• Output of NC Drill tapes

TODAY

  • Engineer
    • Develop concept and schematic in CAD/CAE tools
    • Computer simulating design replaces breadboard
  • Designer
    • CAD tools tie schematic and layout for “Intelligent” Designs
    • Component placement and circuit routing automated
    • Data output increased to include: Gerber data, NC Drill data, component placement data, net list data, testing data, etc.
  • Manufacturer
    • Use Gerber and NC Drill data to fabricate bare board
    • Use component placement data to assemble board
    • Use net list and testing data to verify final product

DESIGN TECHNOLOGY GROWTH

  • General population likes what they see and want more
  • Industry answers the demands of their Customers
  • Technological growth results:
    • Smaller product packaging
      • More functionality per circuit card
      • Smaller components, Sur face Mount and Micro Technology
      • Increased component to board area density
    • Demand for faster time to market
      • Panelization for easier handling
      • Increased automation for faster turn around
    • Increased Demand for Quality Product
      • Statistical Process Control (SPC)
        • Used for improving manufacturing and assembly processes
    • Concurrent Engineering (CE)
      • Design Engineer, PCB Designer, ManufacturingEngineer, Test Engineer, and Quality Engineer all working as a team to develop the ultimate design
    • Integrated Product Development System (IPDS)
      • Development Team expanded to include the Customer and Suppliers
      • Concept to Delivery and Support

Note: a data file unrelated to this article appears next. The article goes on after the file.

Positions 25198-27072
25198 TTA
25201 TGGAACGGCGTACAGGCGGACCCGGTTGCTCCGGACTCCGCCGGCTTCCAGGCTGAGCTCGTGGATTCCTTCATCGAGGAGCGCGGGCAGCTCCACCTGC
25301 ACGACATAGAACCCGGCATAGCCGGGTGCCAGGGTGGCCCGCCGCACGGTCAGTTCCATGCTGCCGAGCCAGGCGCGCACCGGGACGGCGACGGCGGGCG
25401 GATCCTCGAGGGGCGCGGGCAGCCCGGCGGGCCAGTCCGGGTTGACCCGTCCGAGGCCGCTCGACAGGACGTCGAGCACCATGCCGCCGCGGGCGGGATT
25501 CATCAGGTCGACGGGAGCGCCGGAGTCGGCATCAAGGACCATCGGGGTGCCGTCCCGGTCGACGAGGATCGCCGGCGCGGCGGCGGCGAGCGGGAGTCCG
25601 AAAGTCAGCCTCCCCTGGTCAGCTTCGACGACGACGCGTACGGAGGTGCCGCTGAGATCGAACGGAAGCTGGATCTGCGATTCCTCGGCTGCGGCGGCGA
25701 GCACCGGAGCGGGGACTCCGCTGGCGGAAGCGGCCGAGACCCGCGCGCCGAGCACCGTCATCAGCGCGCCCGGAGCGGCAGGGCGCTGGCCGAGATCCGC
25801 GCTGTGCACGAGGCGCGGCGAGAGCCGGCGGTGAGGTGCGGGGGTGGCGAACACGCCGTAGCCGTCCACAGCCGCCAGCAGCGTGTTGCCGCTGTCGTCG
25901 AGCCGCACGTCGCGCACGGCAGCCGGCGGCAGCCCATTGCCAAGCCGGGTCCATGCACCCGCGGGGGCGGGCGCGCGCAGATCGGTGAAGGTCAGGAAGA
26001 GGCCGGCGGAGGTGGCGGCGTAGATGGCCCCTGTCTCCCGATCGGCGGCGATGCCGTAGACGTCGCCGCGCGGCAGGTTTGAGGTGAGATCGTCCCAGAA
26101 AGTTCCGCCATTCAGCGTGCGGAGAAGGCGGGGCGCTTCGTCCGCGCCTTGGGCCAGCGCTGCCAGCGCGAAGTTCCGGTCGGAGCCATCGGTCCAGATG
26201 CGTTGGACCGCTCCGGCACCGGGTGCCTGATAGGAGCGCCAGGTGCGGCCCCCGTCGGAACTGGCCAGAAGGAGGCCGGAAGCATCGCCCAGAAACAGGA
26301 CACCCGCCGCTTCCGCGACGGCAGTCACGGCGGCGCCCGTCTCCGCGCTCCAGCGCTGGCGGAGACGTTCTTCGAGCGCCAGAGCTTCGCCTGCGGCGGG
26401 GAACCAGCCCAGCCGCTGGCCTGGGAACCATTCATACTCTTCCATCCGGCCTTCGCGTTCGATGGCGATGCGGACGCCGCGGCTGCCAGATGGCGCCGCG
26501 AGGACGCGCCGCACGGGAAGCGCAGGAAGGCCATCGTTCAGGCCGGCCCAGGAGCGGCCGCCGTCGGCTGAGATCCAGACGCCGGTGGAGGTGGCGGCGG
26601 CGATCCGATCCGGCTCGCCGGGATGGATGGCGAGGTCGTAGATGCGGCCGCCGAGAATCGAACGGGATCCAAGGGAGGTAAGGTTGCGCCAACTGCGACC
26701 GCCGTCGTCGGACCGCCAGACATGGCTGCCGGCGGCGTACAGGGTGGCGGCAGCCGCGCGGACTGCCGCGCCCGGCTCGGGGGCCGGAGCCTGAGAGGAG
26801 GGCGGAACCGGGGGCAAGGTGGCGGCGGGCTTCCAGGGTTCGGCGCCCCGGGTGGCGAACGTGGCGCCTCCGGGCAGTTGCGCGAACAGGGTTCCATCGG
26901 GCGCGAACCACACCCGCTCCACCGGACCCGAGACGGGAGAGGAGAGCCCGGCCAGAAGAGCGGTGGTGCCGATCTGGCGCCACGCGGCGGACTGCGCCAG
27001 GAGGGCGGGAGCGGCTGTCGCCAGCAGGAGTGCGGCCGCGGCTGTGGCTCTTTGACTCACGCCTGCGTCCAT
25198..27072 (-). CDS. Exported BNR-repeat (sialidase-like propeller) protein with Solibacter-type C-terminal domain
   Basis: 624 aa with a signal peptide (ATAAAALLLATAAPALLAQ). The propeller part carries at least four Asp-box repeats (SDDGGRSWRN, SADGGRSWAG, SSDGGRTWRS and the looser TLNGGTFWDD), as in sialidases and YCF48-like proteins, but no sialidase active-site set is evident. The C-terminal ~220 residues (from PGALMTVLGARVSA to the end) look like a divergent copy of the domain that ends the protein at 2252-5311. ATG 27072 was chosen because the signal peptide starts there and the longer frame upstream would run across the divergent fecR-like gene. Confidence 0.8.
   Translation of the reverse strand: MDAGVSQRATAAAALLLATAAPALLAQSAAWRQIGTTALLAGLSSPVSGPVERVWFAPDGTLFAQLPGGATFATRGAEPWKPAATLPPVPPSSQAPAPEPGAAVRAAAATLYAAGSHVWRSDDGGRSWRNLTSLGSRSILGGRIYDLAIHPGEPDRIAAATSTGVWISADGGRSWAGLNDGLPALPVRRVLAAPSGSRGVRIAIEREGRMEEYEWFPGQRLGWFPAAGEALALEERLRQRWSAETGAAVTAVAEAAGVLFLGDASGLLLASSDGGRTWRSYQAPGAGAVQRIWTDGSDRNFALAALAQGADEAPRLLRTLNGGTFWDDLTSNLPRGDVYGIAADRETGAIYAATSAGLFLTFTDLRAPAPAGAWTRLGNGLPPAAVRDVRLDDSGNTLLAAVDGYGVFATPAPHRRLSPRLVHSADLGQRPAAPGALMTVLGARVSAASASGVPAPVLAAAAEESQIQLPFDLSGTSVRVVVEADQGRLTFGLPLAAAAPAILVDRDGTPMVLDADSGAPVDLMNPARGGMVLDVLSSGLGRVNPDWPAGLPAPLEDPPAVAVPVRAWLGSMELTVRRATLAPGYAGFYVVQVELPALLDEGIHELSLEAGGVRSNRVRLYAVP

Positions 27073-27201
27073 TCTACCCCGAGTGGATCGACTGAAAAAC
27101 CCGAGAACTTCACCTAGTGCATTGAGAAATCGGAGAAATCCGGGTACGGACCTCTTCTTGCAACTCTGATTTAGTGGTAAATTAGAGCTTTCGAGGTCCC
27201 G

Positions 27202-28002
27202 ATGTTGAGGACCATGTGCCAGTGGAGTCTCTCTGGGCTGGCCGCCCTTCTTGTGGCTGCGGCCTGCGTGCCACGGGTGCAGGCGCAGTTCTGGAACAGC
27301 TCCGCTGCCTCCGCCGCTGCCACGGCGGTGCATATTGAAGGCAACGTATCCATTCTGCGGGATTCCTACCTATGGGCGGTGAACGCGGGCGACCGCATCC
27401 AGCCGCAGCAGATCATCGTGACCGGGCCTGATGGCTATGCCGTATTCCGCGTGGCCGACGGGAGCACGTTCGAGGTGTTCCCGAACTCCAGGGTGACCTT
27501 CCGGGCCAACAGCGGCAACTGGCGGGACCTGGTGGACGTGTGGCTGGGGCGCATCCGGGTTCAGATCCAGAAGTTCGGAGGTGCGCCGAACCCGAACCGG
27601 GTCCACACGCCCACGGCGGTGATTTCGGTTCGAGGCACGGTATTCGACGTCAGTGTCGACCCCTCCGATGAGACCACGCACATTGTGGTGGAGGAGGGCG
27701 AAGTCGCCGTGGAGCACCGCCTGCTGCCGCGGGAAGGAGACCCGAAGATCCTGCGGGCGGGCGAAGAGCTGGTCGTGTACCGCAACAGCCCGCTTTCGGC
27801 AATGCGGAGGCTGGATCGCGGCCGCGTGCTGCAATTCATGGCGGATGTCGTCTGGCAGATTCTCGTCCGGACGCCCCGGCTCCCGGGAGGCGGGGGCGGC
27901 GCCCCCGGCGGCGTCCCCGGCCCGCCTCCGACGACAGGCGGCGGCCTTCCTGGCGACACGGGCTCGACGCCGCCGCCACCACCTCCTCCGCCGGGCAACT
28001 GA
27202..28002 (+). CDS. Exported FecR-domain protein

• “Design for…” becomes new buzz words for the electronic industry
      • DFM, DFT, DFR, DFC…DFX

INDUSTRY STANDARDS

  • Board Level
    • IPC-2221 Generic Standard for Printed Board Design
    • IPC-4101 Specification for Base Materials
    • IPC-4103 Materials for High Speed/High Frequency boards
    • IPC-7351 Sur face Mount Design and Land Pattern
    • IPC-SM-840 Solder Mask Standard
    • IPC-TM-650 Test Methods Manual
  • Assembly Level
    • IPC-A-610 Acceptability of Printed Board Assemblies
    • J-STD-001 Requirements for Soldered Electrical and Electronic Assemblies
  • Documentation
    • MIL-STD-100 Engineering Drawing Practices
    • ASME Y14.100 Replaces MIL-STD-100 for non-Military
    • IPC-D-325 Documentation Requirements for Printed Boards, Assemblies and Support Drawings
    • ASME Y14.5 Dimensioning and Tolerancing

CLASSES AND TYPES

  • 1. Performance Classes
    • Determined by End use of product
  • 2. Board Types
    • Bare board configurations
  • 3. Producibility Levels
    • Circuit design complexity
  • 4. Assembly Classes
    • Component mounting complexity

1. PERFORMANCE CLASSES

  • Class 1 – General Electronics Products
    • Main impor tance is functionality. Cosmetic imper fections not impor tant
    • Some computers and computer peripherals
  • Class 2 – Dedicated Service Electronics Products